6. Fellow Active Real Estate Investors in Your Local Market
Although it is competitive, I would still recommend you share what you are looking for with fellow investors. They may pass on a deal that you might love to work on. Help each other, and don’t be one of those investors who does not talk to other investors!
7. People Who Drive for a Living (Uber Drivers, FedEx Employees, Postmen, Amazon Delivery People)
Now more than ever, there are “part time” drivers for Amazon.com and Uber. These are great folks to share your criteria with since they drive so much already. FedEx employees and your local postman can also be good birddogs for you. It is just a matter of building a win-win relationship with these folks.
People can’t help you if they don’t know how to help you. In addition to sharing your needs with groups and people that don’t know you, you also want to get into the daily habit of sharing what you are up to and what you are looking for with the people who like and respect you. Don’t assume that everyone you connect with knows how to help you. Sorry, but they don’t wake up each morning thinking about you and your needs. You need to remind them and keep in touch with them.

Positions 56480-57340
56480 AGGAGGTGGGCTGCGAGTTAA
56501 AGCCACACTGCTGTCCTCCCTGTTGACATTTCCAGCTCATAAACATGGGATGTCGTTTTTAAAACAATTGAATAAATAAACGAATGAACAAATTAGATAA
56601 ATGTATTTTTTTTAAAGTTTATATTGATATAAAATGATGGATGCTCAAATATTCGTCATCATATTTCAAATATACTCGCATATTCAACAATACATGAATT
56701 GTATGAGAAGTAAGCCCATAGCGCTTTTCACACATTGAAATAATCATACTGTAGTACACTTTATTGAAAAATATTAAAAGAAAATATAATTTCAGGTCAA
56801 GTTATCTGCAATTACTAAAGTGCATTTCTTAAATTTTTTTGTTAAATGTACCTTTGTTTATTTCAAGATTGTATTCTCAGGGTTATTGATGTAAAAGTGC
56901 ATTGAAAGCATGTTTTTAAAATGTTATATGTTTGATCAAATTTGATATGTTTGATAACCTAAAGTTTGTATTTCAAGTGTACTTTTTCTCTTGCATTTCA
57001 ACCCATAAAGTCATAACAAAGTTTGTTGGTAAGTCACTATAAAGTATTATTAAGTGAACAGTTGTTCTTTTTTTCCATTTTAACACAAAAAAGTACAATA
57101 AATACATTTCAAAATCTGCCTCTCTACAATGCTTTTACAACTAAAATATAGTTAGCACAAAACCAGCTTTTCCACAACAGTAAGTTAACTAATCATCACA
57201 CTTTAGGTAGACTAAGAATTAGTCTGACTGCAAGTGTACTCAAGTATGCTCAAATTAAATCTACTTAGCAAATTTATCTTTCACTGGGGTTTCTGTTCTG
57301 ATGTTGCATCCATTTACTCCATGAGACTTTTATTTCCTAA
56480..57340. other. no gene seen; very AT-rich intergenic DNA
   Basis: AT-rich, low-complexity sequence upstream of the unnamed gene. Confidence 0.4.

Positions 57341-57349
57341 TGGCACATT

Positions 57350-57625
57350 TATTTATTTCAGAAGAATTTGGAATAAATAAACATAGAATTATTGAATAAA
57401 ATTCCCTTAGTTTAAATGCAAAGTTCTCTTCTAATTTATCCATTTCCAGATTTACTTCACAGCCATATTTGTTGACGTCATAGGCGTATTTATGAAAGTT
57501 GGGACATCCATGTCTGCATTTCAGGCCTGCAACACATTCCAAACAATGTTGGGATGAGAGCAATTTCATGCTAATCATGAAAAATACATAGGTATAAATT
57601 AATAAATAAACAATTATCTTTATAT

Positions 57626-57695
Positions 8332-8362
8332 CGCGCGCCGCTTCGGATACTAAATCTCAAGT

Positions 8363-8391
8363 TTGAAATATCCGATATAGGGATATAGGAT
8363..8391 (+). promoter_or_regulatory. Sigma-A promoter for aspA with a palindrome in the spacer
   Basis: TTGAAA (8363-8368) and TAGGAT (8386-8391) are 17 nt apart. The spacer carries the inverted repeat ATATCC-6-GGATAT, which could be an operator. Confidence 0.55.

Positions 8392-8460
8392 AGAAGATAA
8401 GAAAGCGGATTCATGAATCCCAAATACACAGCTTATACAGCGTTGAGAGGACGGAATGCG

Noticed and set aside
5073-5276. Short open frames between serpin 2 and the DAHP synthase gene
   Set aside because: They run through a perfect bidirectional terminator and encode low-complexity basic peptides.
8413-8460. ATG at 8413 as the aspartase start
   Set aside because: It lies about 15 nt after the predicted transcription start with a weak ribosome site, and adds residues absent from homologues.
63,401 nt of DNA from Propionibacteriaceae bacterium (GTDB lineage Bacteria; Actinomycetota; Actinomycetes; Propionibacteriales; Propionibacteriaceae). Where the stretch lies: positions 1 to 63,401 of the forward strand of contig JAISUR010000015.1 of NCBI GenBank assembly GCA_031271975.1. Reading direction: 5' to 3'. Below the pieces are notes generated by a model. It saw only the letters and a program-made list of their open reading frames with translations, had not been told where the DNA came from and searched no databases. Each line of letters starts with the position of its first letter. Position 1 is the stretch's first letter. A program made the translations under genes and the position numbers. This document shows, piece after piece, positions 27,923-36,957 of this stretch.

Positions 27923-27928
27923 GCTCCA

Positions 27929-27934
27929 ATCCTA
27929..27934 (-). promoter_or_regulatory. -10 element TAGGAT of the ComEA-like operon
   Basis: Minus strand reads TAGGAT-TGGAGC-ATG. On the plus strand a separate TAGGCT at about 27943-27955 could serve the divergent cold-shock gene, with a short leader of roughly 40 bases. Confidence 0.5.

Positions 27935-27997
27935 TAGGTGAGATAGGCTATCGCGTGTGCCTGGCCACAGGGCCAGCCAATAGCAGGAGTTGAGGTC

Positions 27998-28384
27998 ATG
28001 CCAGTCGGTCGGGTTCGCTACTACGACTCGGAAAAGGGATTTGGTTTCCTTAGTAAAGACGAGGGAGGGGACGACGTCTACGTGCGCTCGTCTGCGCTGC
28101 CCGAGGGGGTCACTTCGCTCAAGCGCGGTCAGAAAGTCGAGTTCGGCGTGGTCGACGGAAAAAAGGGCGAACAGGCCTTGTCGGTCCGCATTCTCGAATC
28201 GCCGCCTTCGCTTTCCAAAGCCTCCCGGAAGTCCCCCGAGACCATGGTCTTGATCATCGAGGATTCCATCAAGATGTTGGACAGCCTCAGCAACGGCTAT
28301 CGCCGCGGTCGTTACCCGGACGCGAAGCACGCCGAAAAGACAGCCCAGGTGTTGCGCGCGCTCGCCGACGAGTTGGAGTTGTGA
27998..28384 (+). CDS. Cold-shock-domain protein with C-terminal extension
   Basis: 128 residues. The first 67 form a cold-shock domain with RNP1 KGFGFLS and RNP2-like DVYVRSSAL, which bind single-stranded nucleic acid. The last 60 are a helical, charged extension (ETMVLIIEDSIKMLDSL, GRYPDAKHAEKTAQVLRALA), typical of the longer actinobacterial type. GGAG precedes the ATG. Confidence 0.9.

Once you have found some bird dogs, you have to cultivate these relationship just like any other relationship. First and foremost, make sure you are crystal clear with what you are looking for. Share with them your specific goals, the specific neighborhoods you work in, the specific zip codes you’re targeting, and the specific type of criteria for properties that you look for.
Secondly, when they begin sending you opportunities, get back quickly to them. If you are trying to build rapport and a relationship with someone, I would not take a week to get back to them. Be very responsive and appreciative of their help and support.
Lastly, put a strategy in place to stay in touch with them. We send out a monthly newsletter to our investors, potential investors, and networking circle. This is one way to stay “top of mind” so people don’t forget you or what you are looking for!
I hope this article was helpful to you. I would love to get some chatter going on this post. What are other places you have found bird dogs? Have any other suggestions to keep bird dogs happy and helping you?
Thanks for reading and commenting!
Note By BiggerPockets: These are opinions written by the author and do not necessarily represent the opinions of BiggerPockets.